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Fury Looks In Incredible Shape Ahead of Wilder Rematch

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The much anticipated Tyson Fury v Deontay Wilder rematch is just around the corner and the Gypsy King looks to be in incredible shape ahead of the bout. 

The pair are due to go head-to-head at the MGM Grand Garden Arena in Las Vegas on February 22nd in what will be their second meeting following a controversial draw at the Staples Centre in Los Angeles in 2018. 

The Bronze Bomber floored Fury twice in the bout, but it looked like the Gypsy King had still done enough to win before the ringside judges scored the fight a draw. 

The Manchester-born fighter, who is tipped to win the fight in the odds on Wilder v Fury, now looks set to weigh in at a whopping 19 stone, meaning he will be at his heaviest since his return fight against Sefer Seferi at the Manchester Arena in 2018, after 32 months away from the ring. 

Fury boasted his muscly physique in promotional pictures ahead of the clash and claimed on twitter that he’s “solid as a rock” before adding that he is going to weigh in at a huge 270lb. 

If the Gypsy King does weigh in at 270lb, he will be a stone heavier than when he entered the ring for the first fight with Wilder and just below the 276lbs he weighed in before retiring Seferi two years ago.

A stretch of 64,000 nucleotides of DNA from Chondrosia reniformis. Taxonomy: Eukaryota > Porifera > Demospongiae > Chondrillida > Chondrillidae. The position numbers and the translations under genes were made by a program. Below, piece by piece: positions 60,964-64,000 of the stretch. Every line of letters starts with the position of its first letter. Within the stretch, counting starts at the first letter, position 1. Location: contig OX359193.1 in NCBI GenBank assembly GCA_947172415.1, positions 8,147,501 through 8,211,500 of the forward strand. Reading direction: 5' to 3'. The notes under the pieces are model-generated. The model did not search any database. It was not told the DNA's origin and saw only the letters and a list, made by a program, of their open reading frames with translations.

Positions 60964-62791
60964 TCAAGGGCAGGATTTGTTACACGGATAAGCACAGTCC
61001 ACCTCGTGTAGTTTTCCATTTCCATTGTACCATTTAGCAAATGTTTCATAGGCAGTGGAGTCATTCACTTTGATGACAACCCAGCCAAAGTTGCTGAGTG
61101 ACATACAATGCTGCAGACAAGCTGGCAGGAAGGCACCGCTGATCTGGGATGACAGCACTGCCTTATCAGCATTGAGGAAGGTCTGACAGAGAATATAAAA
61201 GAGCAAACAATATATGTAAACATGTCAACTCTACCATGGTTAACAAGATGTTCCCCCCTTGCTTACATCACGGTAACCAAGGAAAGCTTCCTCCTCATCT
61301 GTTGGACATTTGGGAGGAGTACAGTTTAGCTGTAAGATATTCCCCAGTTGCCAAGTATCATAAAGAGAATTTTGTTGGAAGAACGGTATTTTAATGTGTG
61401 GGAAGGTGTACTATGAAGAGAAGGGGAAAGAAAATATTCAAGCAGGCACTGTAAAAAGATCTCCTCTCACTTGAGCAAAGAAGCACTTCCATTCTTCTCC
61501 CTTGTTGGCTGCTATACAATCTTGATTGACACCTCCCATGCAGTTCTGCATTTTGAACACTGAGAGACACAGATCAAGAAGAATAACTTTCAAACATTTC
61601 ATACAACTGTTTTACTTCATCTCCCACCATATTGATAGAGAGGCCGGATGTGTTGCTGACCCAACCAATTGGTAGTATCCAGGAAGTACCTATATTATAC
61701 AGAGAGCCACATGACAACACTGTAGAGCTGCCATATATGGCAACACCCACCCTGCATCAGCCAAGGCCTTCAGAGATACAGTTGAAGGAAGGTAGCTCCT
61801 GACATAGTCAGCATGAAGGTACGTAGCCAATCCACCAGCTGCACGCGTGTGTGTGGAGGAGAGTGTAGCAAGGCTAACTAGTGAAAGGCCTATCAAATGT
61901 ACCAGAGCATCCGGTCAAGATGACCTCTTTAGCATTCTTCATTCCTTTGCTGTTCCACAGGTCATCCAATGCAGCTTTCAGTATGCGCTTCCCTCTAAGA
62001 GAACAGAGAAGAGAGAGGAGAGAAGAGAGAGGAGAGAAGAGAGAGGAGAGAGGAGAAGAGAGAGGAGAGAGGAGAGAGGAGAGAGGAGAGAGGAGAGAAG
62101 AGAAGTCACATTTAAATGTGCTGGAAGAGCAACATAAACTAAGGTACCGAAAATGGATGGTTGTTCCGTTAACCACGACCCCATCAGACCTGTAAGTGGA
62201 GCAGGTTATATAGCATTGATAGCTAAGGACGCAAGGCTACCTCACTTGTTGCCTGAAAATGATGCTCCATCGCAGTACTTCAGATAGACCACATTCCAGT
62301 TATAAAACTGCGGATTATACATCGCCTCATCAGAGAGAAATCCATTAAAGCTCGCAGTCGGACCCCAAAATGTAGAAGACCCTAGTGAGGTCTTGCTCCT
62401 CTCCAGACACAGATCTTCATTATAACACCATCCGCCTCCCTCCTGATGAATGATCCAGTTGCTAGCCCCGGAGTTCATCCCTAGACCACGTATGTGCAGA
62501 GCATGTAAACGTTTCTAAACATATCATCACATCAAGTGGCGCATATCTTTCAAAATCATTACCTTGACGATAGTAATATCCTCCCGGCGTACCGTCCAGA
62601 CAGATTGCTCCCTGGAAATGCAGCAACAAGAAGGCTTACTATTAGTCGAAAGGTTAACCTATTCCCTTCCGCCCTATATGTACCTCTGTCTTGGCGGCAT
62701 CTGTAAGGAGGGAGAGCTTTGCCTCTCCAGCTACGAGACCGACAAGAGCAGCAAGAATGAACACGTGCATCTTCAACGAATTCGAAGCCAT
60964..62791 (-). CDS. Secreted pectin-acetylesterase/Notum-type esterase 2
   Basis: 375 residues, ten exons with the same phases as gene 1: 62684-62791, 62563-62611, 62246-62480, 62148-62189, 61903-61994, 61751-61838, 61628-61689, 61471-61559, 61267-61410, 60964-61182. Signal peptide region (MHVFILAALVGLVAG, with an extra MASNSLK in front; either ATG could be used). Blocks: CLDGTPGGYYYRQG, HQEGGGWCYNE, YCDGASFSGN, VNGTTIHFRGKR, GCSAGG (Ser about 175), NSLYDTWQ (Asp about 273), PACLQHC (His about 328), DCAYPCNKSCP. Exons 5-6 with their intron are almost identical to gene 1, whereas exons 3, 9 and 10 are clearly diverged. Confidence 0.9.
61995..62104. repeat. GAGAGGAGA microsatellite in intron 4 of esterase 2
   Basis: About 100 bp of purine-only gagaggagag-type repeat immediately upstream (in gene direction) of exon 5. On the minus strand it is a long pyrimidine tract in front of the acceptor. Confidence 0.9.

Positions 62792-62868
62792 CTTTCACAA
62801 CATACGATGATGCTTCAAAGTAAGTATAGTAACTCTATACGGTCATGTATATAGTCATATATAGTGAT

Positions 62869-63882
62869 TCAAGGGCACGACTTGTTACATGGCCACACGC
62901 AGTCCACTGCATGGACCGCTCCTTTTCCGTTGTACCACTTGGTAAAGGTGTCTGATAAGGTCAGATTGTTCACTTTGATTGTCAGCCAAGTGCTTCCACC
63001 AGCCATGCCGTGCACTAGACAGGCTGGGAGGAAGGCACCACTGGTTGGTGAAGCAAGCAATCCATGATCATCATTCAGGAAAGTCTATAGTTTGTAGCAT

Fury’s weight gain comes after his father, John, criticised the 31-year-old’s trainer, Ben Davison, saying him and his team “should be gone,” and claiming his son looked as “weak a kitten” following his unanimous-decision victory against Sweden’s Otto Wallin in Vegas last September. 

In December, Davison confirmed the split on Twitter saying: “Tyson and myself has to both make decisions for our careers, which resulted in our working relationship coming to an end, HOWEVER, we remain friends and he will SMASH the DOSSER!!”

Fury has since started working with Javan ‘SugarHill’ Steward, the nephew of legendary trainer Emanuel ‘Manny’ Steward, in hope of beating the WBC world heavyweight champion Wilder. 

The Gypsy King has promised a second-round knockout and has claimed that he would not have hired the Kronk trainer if that wasn’t his aim. 

“They had to rob a man who had been out of the ring for three years and they still couldn’t beat him,” Fury said. 

“I’m not coming here for a points decision, I’ve had too many of them – nine of them – I’m coming here for a knockout, I’ve had 21 of them and from the heart that’s what I’m looking to do.

“This is why I employed Sugar Hill. If I didn’t want a knockout, I wouldn’t have hired a Kronk trainer. If I didn’t want a knockout, I’d have kept Ben Davison and working on that herky-jerky style.”

It is a massive risk from Fury as the ‘herky-jerky style’ mentioned, is the strategy that saw him famously rip Wladimir Klitschko’s WBA, IBF and WBO belts away from him…

…and secure a draw against the Bronze Bomber. 

Wilder, himself, is known for being a knockout artist, brutally KO-ing 41 of his 42 opponents to date with his trademark strength. So, for the Gypsy King, not long after a horrific eye injury, going toe-to-toe with the Bronze Bomber at his own game is a risky strategy. 

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About John F. Kennedy Byars

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